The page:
I remember having this discussion with the EMC bod over in Cork when they first demonstrated time-ordered asynchronous replication. It was always possible to have remote DR without dataloss at the not inconsiderable costs of having yet another full-sized copy at a building outside the charmingly termed "blast radius" but close enough so that latency was acceptable, synchronously replicating to that and then async to the remote site. Of course if you want this setup to by symmetrical (as you might want with mutual DR) then the remote site also has to have a staging location.
It seemed to me blindingly obvious at the time that what was requires was a black-box that effectively secured all the writes at the staging location, and then passed them on asynchronously to the true DR site and that would only have to be large enough to hold all the write activity that might be expected for the period of time taken to do a true remote replication. Of course you also need to allow enough space to buffer writes to cover outages on the async long distance link (but such activity could be staged to disk store so costs shouldn't be impossibly high). If you don't have such a buffer, then in the event of the loss of the async link, you will trash the integrity of your remote copy and have to resync it adaptively.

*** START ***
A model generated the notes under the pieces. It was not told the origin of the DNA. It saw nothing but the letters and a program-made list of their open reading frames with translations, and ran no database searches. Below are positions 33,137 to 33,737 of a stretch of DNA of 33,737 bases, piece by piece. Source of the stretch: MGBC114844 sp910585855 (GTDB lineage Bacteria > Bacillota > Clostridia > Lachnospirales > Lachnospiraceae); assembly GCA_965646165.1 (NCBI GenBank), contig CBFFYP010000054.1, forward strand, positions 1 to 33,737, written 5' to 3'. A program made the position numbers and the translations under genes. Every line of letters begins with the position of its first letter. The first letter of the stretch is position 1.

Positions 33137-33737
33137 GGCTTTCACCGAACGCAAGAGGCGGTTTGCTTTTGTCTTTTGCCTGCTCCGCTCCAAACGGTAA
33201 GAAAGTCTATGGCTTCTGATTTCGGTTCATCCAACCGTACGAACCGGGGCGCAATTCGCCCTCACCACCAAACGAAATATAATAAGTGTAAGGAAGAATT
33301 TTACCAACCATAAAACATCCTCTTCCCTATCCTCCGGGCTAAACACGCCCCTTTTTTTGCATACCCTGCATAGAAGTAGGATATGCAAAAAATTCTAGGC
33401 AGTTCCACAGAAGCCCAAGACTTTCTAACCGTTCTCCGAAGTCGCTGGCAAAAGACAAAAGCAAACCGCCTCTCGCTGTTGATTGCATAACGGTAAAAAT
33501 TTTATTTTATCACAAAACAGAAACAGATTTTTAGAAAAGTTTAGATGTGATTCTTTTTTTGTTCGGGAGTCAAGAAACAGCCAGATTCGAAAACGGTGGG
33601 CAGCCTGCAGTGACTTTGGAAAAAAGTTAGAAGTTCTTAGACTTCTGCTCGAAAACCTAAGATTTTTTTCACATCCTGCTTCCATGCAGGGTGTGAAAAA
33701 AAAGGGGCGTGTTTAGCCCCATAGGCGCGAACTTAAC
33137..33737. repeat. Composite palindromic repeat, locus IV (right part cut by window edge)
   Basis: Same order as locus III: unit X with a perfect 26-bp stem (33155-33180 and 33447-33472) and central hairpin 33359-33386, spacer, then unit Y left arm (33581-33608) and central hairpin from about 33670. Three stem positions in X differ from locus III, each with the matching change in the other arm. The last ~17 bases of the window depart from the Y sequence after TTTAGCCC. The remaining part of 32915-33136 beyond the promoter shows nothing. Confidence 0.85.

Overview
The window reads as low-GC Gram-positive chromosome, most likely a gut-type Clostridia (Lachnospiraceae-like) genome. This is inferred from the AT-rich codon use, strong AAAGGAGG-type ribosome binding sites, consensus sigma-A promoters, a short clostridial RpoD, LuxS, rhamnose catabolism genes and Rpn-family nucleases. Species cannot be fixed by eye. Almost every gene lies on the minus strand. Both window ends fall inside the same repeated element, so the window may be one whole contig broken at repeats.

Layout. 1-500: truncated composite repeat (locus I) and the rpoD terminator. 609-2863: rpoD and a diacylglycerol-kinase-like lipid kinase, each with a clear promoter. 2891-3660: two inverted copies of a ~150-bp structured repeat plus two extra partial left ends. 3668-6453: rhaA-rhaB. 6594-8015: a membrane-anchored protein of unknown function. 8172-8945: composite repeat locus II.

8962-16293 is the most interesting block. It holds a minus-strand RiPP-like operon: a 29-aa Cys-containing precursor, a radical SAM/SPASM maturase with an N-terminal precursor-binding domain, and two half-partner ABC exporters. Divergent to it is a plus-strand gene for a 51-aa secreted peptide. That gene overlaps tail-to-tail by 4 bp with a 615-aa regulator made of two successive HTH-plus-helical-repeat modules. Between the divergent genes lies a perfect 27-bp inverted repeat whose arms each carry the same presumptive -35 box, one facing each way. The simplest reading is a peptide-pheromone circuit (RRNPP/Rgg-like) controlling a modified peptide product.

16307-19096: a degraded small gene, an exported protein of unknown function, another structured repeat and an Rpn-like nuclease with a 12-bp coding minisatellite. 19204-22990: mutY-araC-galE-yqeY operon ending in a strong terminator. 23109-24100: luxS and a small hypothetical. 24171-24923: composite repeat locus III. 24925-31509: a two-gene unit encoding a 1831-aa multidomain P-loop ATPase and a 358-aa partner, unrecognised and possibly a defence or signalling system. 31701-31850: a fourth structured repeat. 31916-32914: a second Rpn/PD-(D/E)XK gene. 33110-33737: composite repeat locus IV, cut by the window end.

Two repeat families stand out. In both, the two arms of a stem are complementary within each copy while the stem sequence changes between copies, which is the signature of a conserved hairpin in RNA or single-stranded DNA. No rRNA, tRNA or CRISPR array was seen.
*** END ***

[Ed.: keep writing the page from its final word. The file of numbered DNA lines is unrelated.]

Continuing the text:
You also need the option to mirror the replication, including the staging device, by two paths plus the necessary logic to avoid double-applying at the remote end.